Wednesday, October 3, 2018
For most of her career, local artist Monique Davis has been centered at the intersection of art and social justice.
The Washington, D.C., native attended Howard University, where she received a bachelor's degree in business and public administration in December 1986. She became a Certified Public Accountant in 1989. From that year to 1996, she worked for National Cooperative Bank.
Melvin had family in Jackson, so while dating, the couple would often travel to Jackson. After he retired early from his position as an installation technician for Verizon Wireless, the couple decided to move here in 2007. They opened Lumpkins BBQ that year, and Davis helped with marketing and running the restaurant until it closed in 2011. She then worked at Catholic Charities as the director of parish-based ministries from July 2013 to December 2014 and as the senior program manager at Parents for Public Schools Jackson from January 2015 to March 2016.
"(After I left PPS), I wanted to do something that was a little more fun and spoke to art and something that I'm a little more passionate about," Davis says.
She applied for a job opening at the Mississippi Museum of Art and became the membership director in April 2016. In December 2017, she became the director of visitor and member relations, and the director of participation. When the museum began the Center for Art & Public Exchange in late 2017, she started working with the organization.
When CAPE Managing Director Julian Rankin told museum Director Betsy Bradley that he wanted to take a position as the executive director of the Walter Anderson Museum of Art in Ocean Springs, Bradley recommended Davis to take his place. She will start in her new position on Oct. 15.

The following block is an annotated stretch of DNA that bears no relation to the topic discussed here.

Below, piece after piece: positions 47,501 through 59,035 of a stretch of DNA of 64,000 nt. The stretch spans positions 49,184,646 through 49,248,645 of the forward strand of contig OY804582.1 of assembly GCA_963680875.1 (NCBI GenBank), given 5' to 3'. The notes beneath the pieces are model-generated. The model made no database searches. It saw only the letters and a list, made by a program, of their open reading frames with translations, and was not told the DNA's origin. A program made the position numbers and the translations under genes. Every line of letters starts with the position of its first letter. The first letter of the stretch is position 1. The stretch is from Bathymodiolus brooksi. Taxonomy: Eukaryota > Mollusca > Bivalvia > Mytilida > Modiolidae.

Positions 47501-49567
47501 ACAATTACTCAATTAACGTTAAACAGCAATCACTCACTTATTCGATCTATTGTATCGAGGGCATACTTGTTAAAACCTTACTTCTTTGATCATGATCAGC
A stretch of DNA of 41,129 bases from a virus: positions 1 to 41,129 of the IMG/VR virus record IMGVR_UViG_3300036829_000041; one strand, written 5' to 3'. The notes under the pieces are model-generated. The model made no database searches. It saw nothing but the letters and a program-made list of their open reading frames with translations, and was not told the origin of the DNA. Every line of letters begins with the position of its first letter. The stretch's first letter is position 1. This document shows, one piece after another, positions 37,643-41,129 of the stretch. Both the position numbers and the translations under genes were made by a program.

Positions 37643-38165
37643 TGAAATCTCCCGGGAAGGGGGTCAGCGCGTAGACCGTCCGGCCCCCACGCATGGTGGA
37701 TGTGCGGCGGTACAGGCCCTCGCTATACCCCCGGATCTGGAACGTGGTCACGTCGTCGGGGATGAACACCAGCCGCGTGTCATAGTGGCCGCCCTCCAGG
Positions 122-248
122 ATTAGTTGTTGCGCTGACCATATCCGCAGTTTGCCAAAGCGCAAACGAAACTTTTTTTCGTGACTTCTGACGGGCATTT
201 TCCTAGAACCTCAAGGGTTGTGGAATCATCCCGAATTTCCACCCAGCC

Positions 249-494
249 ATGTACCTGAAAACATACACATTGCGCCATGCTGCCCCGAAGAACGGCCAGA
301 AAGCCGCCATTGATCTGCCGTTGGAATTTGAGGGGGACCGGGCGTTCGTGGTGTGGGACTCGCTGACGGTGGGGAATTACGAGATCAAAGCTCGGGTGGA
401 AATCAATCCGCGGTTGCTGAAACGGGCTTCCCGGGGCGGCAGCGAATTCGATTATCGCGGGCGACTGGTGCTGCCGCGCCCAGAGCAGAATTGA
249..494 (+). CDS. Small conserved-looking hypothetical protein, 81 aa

In her time at CAPE, she says she has seen more conversations around those issues happening.
"I think conversations are happening that wouldn't have happened otherwise," she says. "Diverse groups are getting together and starting to talk about issues that if the space wasn't created, probably wouldn't have happened."
For example, civil-rights veteran Hollis Watkins sang a song he wrote after Medgar Evers' assassination in front of Evers' portrait in the "Picturing Mississippi" gallery.
"Then people talked about how that impacted them and the things that they learned that they probably wouldn't have been receptive to necessarily had they not been in an environment surrounded by art and with other people who are experiencing the same thing at the same time," she says.